I’m thoroughly enjoying Eric McKee’s book Decorum of the minuet, delirium of the waltz: a study of dance-music relations in 3/4 time. There are books that you grow up with that made the world what it is for you, and other books that don’t yet exist, but they’re so begging to be written, they hang around you like literary ectoplasm. This is one of those, and it’s a joy to read. There are plenty of books and articles on works, performances, composers, collaborations, but not about how music and dance relate in teaching steps and dances. This does the job magnificently, with loads of musical examples.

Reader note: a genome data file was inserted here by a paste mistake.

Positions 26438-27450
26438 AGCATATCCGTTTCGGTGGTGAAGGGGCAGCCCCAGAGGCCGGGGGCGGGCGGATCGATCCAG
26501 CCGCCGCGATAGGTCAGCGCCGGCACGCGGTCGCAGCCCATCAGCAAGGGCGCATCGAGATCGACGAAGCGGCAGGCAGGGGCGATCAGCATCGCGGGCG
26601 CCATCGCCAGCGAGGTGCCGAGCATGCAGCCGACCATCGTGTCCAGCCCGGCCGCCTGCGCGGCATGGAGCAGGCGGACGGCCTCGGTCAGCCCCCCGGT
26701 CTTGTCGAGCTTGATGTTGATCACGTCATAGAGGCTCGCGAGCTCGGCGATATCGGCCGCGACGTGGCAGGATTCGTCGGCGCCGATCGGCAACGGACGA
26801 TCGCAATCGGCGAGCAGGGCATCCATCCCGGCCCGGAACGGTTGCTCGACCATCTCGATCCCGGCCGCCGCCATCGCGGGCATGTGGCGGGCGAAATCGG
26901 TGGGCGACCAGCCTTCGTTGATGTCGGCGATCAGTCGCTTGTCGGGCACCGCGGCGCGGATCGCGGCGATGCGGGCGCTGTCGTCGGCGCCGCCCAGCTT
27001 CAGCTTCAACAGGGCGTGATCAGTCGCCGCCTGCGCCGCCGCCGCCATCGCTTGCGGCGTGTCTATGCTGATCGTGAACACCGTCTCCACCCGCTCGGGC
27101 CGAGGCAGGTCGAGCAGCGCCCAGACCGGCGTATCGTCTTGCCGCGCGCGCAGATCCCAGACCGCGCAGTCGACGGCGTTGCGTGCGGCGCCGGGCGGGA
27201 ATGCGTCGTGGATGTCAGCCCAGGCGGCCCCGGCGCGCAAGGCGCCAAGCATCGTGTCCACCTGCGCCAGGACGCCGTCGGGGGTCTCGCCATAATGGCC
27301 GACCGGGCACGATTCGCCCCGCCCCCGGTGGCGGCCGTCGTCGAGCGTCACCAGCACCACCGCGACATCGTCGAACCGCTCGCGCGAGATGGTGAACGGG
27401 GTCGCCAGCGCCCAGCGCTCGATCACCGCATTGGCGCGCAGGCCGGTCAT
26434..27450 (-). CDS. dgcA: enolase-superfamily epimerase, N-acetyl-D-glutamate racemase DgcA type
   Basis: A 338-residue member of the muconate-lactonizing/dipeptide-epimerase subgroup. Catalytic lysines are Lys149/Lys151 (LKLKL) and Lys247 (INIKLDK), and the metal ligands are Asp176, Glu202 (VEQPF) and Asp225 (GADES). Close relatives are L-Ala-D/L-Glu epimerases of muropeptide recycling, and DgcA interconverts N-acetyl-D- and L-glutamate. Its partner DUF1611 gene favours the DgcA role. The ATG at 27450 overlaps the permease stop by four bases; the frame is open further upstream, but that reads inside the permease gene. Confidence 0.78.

This is one of my favourite quotes so far, in a section about how dancing masters composed their own music to help teach dance steps:
“While visiting Paris in 1762, Leopold Mozart observed that “in the whole town there are about two or three favourite minuets, which must always be played, because they people cannot dance to any save those particular ones during the playing of which they learned to dance.” (McKee 2012, 21)
It sounds like when children or teachers can’t remember an exercise in an exam syllabus until they hear the music that goes with it. But it also points out what is so different about ballet training. Children can do the same exercise to different music. You can play a famous piece from a ballet for a company class, and dancers don’t fall over because they go into autopilot and start doing whatever ballet it was from instead of the exercise.